Tips for Cycling in Traffic

Unless your cycling is limited to spin classes or the exercise bike in the corner of your basement, you will probably be sharing your riding space with vehicles that are much larger than you are. If you ride defensively, you’ll be prepared for any unpredictable situation that may arise. Keep in mind that laws pertaining to bikes and bicycle riding vary from state to state, so be sure to double check the laws wherever you ride.

Here are some quick and useful tips for cycling in traffic:

  • Be predictable! Ride in a straight line and avoid unexpected or sudden movements. Do not swerve in and out of traffic.
  • Be courteous.
  • Be prepared and alert to any changes in surroundings.
  • Ride on the right side of the road with the flow traffic. If there is a bike lane, use it. If there is not enough room, take the whole lane.
  • Watch the road ahead for debris or obstacles.
  • Be visible. Wear bright clothes and use lights at night.
  • Do not ride on the sidewalk.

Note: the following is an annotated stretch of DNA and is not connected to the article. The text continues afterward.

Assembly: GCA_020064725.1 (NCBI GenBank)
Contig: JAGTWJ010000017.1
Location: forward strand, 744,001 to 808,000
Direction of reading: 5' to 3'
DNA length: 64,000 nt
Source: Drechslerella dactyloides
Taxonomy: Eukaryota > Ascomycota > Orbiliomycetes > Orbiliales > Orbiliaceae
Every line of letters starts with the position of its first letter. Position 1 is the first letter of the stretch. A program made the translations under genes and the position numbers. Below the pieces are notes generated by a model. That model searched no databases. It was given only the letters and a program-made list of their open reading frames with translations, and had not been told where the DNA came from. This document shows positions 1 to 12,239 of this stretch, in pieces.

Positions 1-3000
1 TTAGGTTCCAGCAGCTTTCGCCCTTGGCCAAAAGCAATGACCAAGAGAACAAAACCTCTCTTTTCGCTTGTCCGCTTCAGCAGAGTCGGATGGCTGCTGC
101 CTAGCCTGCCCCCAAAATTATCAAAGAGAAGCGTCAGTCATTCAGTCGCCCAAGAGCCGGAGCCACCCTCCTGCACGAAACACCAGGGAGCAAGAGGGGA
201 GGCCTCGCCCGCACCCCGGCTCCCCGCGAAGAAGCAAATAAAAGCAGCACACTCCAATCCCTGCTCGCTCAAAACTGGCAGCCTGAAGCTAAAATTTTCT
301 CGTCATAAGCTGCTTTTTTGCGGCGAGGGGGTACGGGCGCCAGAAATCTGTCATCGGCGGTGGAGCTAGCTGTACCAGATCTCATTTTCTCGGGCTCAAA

• Always yield to pedestrians.
  • To help be sure drivers understand your intentions, make eye contact with them if possible.
  • Be ready to brake at all times. Keep your hands on your handlebars!
  • Be careful at any curb cuts, driveways or alleys.
  • Use a mirror mounted on your helmet, handlebar, or glasses. But always look over your shoulder too.
  • Obey traffic signals. Is the light yellow? Stop. Lights are made for cars (not slower bikes) and you may not have enough time to get through an intersection before it turns red.
  • Signal your movements and intentions using correct hand signals.
  • Give trucks, buses and other larger vehicles a wide berth. Longer and bigger vehicles have a hard time seeing cyclists because of the blind spots. Be positive they can see you, or assume they can’t!
  • Keep a safe distance between you and other cyclists (enough that you’ll be able to react if an unforeseen situation arises).
  • Be cautious when passing parked cars. Stay far away from the possibility of a door opening into your path.
  • If you need to stop for any reason, pull entirely off the road so you do not become an obstacle to another cyclist or vehicle.

Check with your local bike shop for information on good biking routes, local laws and safety, and group rides in your area. Your LBS is sure to have many valuable resources they want to share with you, so go visit them!

These are basic guidelines for bike safety that can apply to any situation in any place while biking in traffic. While some of these tips may seem like common sense, it is a good rule to take nothing for granted when riding your bike on the road.

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